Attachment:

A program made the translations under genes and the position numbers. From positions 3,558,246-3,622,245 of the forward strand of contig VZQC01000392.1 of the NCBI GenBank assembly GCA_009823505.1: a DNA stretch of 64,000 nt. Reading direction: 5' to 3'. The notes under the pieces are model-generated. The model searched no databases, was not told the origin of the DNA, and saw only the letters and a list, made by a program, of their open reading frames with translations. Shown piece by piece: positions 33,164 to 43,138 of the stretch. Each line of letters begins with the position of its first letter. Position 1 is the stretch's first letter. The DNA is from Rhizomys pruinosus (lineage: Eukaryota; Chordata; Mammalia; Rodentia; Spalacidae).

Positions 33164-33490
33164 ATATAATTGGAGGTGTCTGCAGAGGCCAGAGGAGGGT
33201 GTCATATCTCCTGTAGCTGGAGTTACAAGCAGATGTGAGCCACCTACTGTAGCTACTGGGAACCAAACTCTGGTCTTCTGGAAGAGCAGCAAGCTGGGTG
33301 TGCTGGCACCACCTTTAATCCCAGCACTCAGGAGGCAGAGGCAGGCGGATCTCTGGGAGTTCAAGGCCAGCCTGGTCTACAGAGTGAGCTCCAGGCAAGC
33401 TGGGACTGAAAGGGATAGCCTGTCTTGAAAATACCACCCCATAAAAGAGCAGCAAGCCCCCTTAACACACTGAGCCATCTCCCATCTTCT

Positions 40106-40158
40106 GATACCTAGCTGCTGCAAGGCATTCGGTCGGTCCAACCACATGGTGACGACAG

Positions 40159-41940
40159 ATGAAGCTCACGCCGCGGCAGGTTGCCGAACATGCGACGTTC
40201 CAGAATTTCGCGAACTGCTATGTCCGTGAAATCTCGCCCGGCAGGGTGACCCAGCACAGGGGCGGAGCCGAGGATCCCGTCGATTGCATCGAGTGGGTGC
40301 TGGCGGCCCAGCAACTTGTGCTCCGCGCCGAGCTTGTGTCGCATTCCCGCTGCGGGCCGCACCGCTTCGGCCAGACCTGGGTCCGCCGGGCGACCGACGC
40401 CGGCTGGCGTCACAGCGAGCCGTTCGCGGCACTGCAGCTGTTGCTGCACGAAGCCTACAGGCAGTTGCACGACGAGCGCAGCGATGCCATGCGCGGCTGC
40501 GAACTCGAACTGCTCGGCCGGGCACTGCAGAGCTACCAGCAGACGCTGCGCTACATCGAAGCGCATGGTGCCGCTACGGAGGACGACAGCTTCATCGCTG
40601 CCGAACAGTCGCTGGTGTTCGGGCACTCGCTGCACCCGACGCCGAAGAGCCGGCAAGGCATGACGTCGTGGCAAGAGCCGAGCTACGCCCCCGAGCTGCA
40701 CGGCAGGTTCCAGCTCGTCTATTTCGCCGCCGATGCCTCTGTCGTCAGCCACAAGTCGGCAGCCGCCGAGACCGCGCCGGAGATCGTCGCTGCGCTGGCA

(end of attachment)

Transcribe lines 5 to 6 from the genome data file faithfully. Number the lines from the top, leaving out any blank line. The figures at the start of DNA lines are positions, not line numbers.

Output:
33301 TGCTGGCACCACCTTTAATCCCAGCACTCAGGAGGCAGAGGCAGGCGGATCTCTGGGAGTTCAAGGCCAGCCTGGTCTACAGAGTGAGCTCCAGGCAAGC
33401 TGGGACTGAAAGGGATAGCCTGTCTTGAAAATACCACCCCATAAAAGAGCAGCAAGCCCCCTTAACACACTGAGCCATCTCCCATCTTCT